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Climate Change and Energy

There are challenges worldwide in responding to the impacts of climate change, including warming and drying trends, rising sea levels and an increase in the frequency and intensity of extreme weather events. The major impacts of climate change are felt at the community level and may require changes to planning and development approval process, planning and management of native vegetation and stormwater infrastructure, and emergency responses. Most importantly, as a community we will need to take every opportunity to reduce our greenhouse gas emissions and ensure that our natural resources are managed sustainably, coupled with a reduction of our dependency on non-renewable energy sources.
 

Indicator: City-wide and per capita greenhouse gas emissions
City-wide and per capita energy consumption
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Data source: Department of Industry, Innovation and Science
National Greenhouse Accounts Factors
Australian Bureau of Statistics, Regional Population Growth, Australia, 2014-15
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Strategies / Plans: Environment Strategy 2014-19
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Community Plan 2035: Objective 4.1 Valued Natural Resources
Objective 4.2 Green streets, buildings
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City-wide and per capita greenhouse gas emissions

Greenhouse gases trap heat radiated from Earth within the atmosphere creating a greenhouse effect. As concentrations of greenhouse gases increase, more heat is retained and the climate gets warmer. The largest sources of greenhouse gas emissions from human activity are the burning of fossil fuels for electricity, heat and transportation. Therefore, it is important to monitor greenhouse gas emissions produced by our city to ensure that these levels are declining.

Energy consumption data was sourced from the Australian Energy Statistics, Department of Industry, Innovation and Science, which is the authoritative and official source of annual energy data for Australia (6). This data was represented as Australian energy consumption, by state, by industry, by fuel and energy units. The most recent data available for analysis was 2013-14. Australian Greenhouse gas estimates were provided by the National Greenhouse Accounts Factors (7). City of Onkaparinga greenhouse gas emissions estimates were calculated using methodology based on the report by Hamilton & Kellett, 2009 (8). Per capita greenhouse gas emissions were determined using Australian Bureau of Statistics Estimated Resident Population by Local Government Area (9).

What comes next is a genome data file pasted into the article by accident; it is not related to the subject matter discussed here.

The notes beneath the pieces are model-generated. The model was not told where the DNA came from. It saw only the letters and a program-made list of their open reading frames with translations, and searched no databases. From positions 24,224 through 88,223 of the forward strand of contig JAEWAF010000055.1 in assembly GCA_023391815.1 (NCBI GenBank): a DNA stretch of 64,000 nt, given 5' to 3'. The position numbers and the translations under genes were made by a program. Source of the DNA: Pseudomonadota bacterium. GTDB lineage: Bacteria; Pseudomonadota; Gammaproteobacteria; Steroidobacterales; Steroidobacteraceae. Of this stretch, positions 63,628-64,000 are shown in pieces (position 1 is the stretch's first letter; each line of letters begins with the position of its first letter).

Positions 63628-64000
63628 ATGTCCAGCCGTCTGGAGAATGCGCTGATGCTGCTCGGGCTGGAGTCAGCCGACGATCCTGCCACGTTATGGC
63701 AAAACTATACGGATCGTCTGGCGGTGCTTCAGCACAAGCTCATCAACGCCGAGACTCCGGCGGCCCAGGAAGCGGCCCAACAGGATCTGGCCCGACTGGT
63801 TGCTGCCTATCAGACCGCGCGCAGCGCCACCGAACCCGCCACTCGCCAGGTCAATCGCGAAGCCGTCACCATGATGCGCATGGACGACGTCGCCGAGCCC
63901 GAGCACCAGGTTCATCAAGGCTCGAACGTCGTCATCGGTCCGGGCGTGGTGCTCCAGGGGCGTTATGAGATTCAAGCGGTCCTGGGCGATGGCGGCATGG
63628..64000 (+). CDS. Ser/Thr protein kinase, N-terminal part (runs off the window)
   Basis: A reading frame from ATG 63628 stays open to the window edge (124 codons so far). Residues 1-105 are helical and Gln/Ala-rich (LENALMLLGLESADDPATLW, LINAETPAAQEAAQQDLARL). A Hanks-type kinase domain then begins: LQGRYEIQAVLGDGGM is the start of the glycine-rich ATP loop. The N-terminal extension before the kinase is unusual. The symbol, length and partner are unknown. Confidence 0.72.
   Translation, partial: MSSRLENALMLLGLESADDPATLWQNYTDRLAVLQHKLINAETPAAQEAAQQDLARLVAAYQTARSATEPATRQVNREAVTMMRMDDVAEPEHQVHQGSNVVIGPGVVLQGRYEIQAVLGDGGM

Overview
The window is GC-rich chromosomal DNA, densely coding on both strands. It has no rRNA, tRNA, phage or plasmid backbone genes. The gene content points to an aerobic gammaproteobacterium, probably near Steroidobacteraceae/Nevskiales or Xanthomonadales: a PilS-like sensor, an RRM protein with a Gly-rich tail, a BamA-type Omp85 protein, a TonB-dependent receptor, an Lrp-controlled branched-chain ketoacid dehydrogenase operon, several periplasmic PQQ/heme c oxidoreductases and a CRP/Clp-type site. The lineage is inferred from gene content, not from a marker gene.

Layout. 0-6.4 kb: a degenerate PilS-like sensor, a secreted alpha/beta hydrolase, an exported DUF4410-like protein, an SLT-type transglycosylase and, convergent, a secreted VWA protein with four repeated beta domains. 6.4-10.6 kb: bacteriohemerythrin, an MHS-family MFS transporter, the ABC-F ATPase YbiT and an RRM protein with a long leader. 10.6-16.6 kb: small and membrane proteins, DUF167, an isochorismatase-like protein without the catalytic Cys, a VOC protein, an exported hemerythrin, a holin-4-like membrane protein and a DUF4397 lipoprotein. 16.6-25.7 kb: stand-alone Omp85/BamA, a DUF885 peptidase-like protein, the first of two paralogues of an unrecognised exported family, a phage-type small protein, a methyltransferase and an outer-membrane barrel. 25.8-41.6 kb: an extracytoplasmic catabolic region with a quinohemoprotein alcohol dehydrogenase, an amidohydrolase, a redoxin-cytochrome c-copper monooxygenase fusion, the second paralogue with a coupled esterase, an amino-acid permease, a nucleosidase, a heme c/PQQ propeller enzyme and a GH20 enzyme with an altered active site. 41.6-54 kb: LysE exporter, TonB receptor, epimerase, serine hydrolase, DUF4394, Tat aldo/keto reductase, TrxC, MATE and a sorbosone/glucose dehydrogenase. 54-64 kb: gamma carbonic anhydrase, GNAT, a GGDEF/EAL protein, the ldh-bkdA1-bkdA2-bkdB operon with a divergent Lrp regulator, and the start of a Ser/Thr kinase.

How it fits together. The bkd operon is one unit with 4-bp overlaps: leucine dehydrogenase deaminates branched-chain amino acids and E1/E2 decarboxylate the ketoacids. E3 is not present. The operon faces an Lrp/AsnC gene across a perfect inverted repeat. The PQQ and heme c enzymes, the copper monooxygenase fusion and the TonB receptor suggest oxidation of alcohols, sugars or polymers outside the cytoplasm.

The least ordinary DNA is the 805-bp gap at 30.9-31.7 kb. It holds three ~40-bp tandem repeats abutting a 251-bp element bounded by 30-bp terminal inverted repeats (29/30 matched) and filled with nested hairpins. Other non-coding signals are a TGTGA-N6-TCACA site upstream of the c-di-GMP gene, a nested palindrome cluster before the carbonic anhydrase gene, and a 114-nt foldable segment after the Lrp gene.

Data Analysis

The total amount of greenhouse gas emitted by the City of Onkaparinga in 2013-14 was 2.19 million tonnes of carbon dioxide equivalent (CO2-e) and the total amount of CO2-e emissions per capita for the city was 12.6 tonnes (Figure 1). 

 

Figure 1: Total amount of greenhouse gas emissions produced city-wide and per capita, City of Onkaparinga, 2004-05 to 2013-14

CWM-Climate-Change---Total-amount-of-greenhouse-gas-emissions-produced-city-wide-and-per-capita

Source: Australian Energy Statistics (6) and National Greenhouse Accounts Factors (7)

 

Trend Analysis

CWM climate change and energy trend analysis

The total amount of greenhouse gas emissions produced by the city has remained relatively consistent over the 10 year period between 2004-05 and 2013-14 (Figure 1). In 2013-14 the amount of city-wide CO2-e only increased slightly, by more than 3 per cent, when compared with 2004-05. In contrast, while there was an initial increase in greenhouse gas emissions per capita from 2004-05 to 2006-07 (of just under 4 per cent), since then there has been a steady decline in amount of greenhouse gas emissions per capita. In 2013-14 there was an 8.6 per cent reduction in greenhouse gas emissions per capita when compared with 2004-05.
 

Policy Implications